Self-isolation can be difficult and boring, but it can also be an opportunity for self-reflection and renewal.
In many cultures, this is traditionally the purpose self-isolation has served.
Self-isolation in religious traditions is in many ways about practising self-restraint and withdrawing from the ills of society.
Fasting during Ramadan, Good Friday or Lent are exercises in self-restraint.
Extreme forms of the self-isolation tradition are found in the lives of hermits, sages or, in the case of Russian Orthodox Church, poustiniks.
These individuals are called to a life or period ‘in the desert’ alone with their god, where they can reflect, pray, fast – enabling them to provide advice and help to those who may call on them.
Examples of these historical forms of self-isolation range across many cultures including China, Thailand, Sri Lanka, India, Europe, and across religions such as Christianity, Judaism, Hinduism, Islam and Taoism.
A key element of the retreat to self-isolation is the idea of allowing ourselves to become vulnerable in anticipation of gaining insights about ourselves and circumstances, and appreciating the challenges and joys these bring.
In a secular sense, when we self-isolate we experience the same thing – we become vulnerable, we often reflect on the immediate situation and ourselves, and we experience new ways of seeing ourselves and the world.
These experiences can be, for some, very pleasing, enriching and enlightening.
For others the insights can be disturbing, possibly prompting feelings of regret or fear for the future.
So being mentally and psychologically prepared for self-isolation can be helpful.
Here are a few key points to think about while many of us are in self-isolation.
It comes from research on being connected and may help in dealing with the psychology of self-isolation.
We are always connected; we are never alone.
Even hermits self-isolate in the hope of gaining a greater connection either with a God or with humanity, or even, like St Francis of Assisi, with nature itself.
If negative things come up we need to attend to them, but we also need to stay in the moment and celebrate the small things of life; recall the positive aspects of life and plan for more in future.
We need to accept that being alone doesn’t mean we need to be lonely.
We should build routines that allow us to relate to and attend to other people – through our phones, social networking sites, video conferencing, chatting over the fence or balcony – so that we can continue to connect in meaningful ways.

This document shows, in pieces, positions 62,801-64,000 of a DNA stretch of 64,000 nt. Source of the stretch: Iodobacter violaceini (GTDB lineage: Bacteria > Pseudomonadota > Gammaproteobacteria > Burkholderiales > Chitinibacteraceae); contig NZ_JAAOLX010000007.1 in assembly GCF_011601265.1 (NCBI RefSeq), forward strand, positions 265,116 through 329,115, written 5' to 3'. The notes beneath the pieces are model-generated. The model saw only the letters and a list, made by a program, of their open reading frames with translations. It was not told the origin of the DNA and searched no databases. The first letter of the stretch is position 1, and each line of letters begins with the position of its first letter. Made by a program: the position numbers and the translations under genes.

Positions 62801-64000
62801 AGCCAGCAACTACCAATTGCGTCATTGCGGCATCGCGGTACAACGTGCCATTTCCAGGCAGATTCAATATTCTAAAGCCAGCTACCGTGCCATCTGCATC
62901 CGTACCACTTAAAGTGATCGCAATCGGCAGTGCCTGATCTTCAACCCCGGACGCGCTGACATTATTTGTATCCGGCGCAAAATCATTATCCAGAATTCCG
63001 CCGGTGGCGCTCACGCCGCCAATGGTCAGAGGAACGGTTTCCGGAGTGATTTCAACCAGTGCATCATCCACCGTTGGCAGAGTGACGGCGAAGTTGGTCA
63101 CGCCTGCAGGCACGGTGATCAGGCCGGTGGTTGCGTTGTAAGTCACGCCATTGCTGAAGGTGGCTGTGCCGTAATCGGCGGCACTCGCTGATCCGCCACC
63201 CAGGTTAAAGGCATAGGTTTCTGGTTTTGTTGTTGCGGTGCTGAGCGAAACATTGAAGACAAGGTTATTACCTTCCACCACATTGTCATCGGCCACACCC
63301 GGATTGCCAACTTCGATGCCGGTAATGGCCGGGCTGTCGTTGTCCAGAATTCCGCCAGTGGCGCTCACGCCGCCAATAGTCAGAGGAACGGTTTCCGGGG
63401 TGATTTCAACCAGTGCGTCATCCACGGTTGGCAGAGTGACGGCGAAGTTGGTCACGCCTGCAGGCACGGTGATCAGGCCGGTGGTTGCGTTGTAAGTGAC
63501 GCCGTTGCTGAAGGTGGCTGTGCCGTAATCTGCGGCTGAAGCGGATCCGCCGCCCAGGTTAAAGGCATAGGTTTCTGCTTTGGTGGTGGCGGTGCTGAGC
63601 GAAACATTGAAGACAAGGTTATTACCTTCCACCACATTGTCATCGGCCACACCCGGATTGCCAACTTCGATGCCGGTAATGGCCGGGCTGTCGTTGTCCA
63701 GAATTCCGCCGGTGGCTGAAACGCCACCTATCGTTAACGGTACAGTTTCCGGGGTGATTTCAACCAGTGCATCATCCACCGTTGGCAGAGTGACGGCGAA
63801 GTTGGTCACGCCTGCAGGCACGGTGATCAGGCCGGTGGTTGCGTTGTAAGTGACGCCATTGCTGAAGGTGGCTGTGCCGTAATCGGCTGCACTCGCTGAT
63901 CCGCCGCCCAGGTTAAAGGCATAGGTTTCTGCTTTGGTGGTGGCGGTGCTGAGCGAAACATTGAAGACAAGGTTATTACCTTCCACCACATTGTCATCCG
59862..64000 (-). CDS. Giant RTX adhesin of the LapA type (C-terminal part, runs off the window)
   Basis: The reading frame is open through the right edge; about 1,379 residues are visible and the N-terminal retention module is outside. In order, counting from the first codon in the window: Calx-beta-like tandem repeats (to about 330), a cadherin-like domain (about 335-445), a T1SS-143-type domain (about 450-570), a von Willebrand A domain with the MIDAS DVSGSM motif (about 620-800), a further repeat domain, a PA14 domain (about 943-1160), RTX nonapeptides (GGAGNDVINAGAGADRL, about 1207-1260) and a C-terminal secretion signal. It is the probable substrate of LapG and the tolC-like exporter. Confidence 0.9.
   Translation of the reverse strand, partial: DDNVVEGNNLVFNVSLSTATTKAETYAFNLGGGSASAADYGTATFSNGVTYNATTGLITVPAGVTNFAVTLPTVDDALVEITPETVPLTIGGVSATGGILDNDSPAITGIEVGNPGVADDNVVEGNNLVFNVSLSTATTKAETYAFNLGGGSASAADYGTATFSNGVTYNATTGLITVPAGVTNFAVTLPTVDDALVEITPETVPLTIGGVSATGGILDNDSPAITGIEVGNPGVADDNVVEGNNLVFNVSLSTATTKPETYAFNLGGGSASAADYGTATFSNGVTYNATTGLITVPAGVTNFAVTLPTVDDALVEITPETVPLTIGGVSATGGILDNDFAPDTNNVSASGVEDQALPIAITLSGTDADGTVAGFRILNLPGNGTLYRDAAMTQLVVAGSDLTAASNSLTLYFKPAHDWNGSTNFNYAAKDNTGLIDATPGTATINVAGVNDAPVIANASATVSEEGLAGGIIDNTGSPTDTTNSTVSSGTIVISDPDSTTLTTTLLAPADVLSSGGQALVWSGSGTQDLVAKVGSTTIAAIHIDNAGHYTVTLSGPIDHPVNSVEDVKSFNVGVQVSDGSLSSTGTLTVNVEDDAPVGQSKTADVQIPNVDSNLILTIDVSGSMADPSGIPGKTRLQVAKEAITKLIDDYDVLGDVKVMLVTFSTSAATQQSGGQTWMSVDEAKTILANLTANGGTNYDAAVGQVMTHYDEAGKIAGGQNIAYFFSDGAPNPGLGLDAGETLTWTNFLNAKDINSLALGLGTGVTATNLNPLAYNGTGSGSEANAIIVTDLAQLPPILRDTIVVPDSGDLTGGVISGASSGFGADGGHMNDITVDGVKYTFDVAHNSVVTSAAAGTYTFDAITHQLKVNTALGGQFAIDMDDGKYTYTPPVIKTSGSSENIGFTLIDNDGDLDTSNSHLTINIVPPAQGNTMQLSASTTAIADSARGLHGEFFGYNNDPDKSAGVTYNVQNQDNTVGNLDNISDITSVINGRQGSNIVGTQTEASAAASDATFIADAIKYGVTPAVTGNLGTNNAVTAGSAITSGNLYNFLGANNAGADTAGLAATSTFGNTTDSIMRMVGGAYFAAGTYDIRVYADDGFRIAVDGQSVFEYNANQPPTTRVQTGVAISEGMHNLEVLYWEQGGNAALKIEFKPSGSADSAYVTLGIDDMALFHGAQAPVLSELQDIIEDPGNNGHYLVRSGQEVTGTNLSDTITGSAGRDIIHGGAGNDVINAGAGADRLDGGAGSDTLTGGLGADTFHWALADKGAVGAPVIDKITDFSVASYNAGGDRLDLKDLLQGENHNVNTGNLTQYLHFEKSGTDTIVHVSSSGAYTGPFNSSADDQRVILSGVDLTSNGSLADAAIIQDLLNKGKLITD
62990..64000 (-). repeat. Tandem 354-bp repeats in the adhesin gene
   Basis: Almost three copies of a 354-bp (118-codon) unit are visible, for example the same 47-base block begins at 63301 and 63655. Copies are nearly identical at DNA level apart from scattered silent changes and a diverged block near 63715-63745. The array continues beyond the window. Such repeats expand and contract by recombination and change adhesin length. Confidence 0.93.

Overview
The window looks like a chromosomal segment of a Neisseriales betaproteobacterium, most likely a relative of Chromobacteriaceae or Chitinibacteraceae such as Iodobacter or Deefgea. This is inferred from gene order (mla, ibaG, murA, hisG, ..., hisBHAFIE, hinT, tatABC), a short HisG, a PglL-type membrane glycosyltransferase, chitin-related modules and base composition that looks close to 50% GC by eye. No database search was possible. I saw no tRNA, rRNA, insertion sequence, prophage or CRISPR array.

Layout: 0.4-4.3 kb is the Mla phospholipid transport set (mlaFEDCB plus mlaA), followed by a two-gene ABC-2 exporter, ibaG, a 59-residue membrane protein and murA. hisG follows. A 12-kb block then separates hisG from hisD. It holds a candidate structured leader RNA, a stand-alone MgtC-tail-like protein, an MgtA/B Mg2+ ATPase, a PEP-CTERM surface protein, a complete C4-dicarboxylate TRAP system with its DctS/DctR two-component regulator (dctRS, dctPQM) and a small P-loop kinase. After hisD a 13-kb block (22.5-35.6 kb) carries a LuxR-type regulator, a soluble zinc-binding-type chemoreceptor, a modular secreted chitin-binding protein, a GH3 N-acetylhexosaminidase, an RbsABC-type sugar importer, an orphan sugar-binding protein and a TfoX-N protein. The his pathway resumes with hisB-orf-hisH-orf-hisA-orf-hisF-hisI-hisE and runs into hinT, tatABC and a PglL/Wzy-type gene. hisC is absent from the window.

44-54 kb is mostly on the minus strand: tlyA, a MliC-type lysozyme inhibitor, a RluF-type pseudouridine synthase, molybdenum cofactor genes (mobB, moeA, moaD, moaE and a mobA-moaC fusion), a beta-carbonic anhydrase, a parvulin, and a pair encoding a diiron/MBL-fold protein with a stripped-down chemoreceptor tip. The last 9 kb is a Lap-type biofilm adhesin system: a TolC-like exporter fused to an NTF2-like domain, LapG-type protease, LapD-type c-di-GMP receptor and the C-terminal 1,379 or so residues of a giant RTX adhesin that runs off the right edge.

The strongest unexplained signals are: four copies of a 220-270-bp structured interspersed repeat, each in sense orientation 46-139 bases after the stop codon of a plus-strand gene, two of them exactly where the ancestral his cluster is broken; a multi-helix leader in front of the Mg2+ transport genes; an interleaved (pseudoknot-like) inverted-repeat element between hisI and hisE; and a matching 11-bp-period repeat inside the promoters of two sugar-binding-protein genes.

We should also pay attention to symbolic and special events that we cherish, like birthdays (even if they are deferred for the time being, we can open a discussion about these important events with others, during isolation).
We need to remember that many people are in the same situation and we can draw strength from this identification.
Our families and our local communities, along with our memories of these can be very consoling and strength giving.
They will be experiencing similar things even if physically sharing the experience is limited.
It is helpful to focus on the future and commit to positive social action, respecting others in our present and being more mindful of others as we plan positively for our future.
We can connect with and share with others in our immediate community who aren’t dealing well with self-isolation.
We can continue to contribute to shared experiences through online contact, like e-projects and building collaborative networks.
This activity allows us to create a sense of positive social engagement and hope; building solidarity in a shared, global experience – even if it is a difficult one.
Plan very positive experiences
Self-reflection and restraint should be enjoyable and not an exercise in martyrdom.
We can challenge ourselves to adopt new behaviours that we can practise over the period of self-isolation in response to some reflection and insights.
For example, we can focus on and take pleasure in smaller tasks at home.
Living in a smaller physical world doesn’t limit our psychological, emotional, cognitive or imaginative abilities.
Any period of withdrawal whether voluntary, like entering a religious retreat, or enforced, like the need to recover after surgery or illness, will prompt self-reflection and sometimes these insights can be disturbing.
Most of us have psychological and mental mechanisms to deal with disturbing thoughts and emotions, like remembering actions we are proud of that reinforce our self-worth.
Most of us can deal with these things by talking them through with family and friends – making meaning of the experiences and insights.
But sometimes these thoughts may appear overwhelming, which in a religious context is often described as the ‘dark night of the soul’.
It isn’t unusual to sometimes feel overwhelmed, but if you are struggling the best thing to do is to reach out and get some help either through a tele-counsellor, tele-psychologist, tele-minister or a tele-doctor.
Staying connected with ourselves and those in our immediate community and families, as well as building solidarity with broader communities, are reassuring ways to realign ourselves and renew ourselves at times like these.
Even if the old rhythms of life aren’t re-established, new rhythms of life will eventually emerge.
And given the adaptability of humanity, it will be OK if we spend some time out working through the issues of the present.
If you or anyone you know needs help or support, you can call Lifeline on 13 11 14.
Janet Scull is associate dean of education at Monash University. Terry Bowles is an associate professor of educational development and psychology at the University of Melbourne.